Christmas 2023: Handmade Gifts From Catholic Monasteries

Monasteries and religious communities offer handmade gifts that celebrate the Catholic faith.

A religious sister from the Monastery of Bethlehem in Livingston Manor, New York, hand-paints a pitcher.
A religious sister from the Monastery of Bethlehem in Livingston Manor, New York, hand-paints a pitcher. (photo: Courtesy of Monastery of Bethlehem)

Looking for unique Christmas gifts? There are many monasteries and religious communities that offer handmade gifts that celebrate the Catholic faith. 

Buying presents online from religious brothers and sisters has the added advantage of lending support to these communities, many of whom depend on a successful Christmas shopping season to continue their lives of prayer and service.

Here’s a guide to some of CNA staff members’ favorite gifts to give and receive.


Hand-Painted China

The contemplative Sisters of the Monastery of Bethlehem in Livingston Manor, New York, support themselves by hand-painting chinaware. The exquisite, intricately designed pieces make lovely Christmas gifts, and the china is dishwasher- and microwave-safe. 

The sisters belong to the monastic Family of Bethlehem, of the Assumption of the Virgin and of St. Bruno, which was founded in 1950, when Pope Pius XII proclaimed the dogma of the assumption of the Virgin, which states that Mary was elevated, body and soul, from earth into heaven. They create their beautiful chinaware in prayerful solitude. Plates, serving bowls and platters from $31 and up make lovely gifts. Hand-painted porcelain egg cups for $23.97 are also available through EWTN’s Religious Catalogue.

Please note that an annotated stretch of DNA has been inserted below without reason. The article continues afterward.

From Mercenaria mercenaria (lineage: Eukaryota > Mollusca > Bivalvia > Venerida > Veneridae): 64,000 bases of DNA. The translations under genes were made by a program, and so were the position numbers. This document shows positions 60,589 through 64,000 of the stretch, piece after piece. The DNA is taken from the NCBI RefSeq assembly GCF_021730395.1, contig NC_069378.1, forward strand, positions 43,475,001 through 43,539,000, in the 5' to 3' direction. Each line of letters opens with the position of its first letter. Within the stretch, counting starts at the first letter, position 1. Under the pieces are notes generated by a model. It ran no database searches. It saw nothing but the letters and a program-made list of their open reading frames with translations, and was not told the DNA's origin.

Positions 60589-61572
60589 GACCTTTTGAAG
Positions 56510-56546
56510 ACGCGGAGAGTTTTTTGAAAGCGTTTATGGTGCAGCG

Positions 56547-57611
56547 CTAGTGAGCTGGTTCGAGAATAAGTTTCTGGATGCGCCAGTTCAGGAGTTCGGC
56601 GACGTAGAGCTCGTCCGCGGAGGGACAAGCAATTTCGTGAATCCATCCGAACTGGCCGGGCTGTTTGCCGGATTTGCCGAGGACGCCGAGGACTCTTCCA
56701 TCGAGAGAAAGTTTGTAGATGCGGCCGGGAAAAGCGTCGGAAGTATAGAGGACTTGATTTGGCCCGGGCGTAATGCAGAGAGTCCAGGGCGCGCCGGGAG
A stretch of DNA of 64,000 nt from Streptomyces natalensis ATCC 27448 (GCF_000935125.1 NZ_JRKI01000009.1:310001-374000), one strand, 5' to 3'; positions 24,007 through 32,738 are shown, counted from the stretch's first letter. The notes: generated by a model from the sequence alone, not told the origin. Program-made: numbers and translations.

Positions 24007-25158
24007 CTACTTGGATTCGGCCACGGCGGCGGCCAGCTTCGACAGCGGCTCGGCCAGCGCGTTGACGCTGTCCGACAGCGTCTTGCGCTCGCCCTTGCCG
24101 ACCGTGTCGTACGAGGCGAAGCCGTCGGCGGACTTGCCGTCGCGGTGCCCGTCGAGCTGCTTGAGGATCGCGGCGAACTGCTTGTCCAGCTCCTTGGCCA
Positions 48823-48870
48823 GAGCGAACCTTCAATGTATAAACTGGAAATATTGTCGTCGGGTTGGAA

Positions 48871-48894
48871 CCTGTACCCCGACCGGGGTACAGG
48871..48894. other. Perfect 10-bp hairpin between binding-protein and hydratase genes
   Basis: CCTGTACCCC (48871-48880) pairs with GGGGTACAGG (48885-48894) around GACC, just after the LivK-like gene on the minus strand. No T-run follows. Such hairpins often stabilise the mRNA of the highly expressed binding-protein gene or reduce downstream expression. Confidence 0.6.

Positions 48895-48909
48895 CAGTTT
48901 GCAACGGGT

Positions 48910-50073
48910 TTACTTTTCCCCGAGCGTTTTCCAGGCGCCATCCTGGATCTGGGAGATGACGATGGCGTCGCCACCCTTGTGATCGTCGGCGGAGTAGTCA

Some of the hand-painted gifts available for purchase from the Monastery of Bethlehem in Livingston Manor,  New York. Credit: Monastery of Bethlehem

Some of the hand-painted gifts available for purchase from the Monastery of Bethlehem in Livingston Manor, New York. | Monastery of Bethlehem


Wine From the First Papal Vineyard

The Benedictine monks and nuns of the Abbeys of Le Barroux, a vineyard established by Pope Clement V in 1309 in the Rhône Valley of France, now have a U.S. distributor for their Via Caritas wine. The wine is made in cooperation with local vineyards, and the proceeds help support these winemaking families. The monks’ award-winning wines are available to purchase for $21.99 and up.

EWTN’s Colm Flynn visited the vineyard and witnessed the winemaking process firsthand in this video.

The Benedictine monks and nuns of the Abbeys of Le Barroux run a vineyard established by Pope Clement V in 1309 in the Rhône Valley of France. Credit: Screenshot "EWTN News In Depth"

The Benedictine monks and nuns of the Abbeys of Le Barroux run a vineyard established by Pope Clement V in 1309 in the Rhône Valley of France. | Screenshot via EWTN News In Depth


Soap and Candles

The nuns from the Dominican Monastery of Our Lady of the Rosary in Summit, New Jersey, live a life of prayer through Eucharistic adoration and dedication to the Rosary. To support this way of life, they create handmade candles and skin-care products, which they sell at their Cloister Shoppe. Create your own Christmas gift bag of two bars of soap, a hand cream, a jar candle, a face moisturizer, and a handmade rosary made from olive-wood beads from the Holy Land for $50. 

Throw in a pair of Bayberry Christmas Eve Tapers for $18 to give your holiday table a festive glow. 

Dominican nuns at the Monastery of Our Lady of the Rosary in Summit, New Jersey, make soap and candles that they sell at their Cloister Shoppe. Credit: Jeffrey Bruno

Dominican nuns at the Monastery of Our Lady of the Rosary in Summit, New Jersey, make soap and candles that they sell at their Cloister Shoppe. | Jeffrey Bruno


Handmade Friar’s Rosary (supplies limited)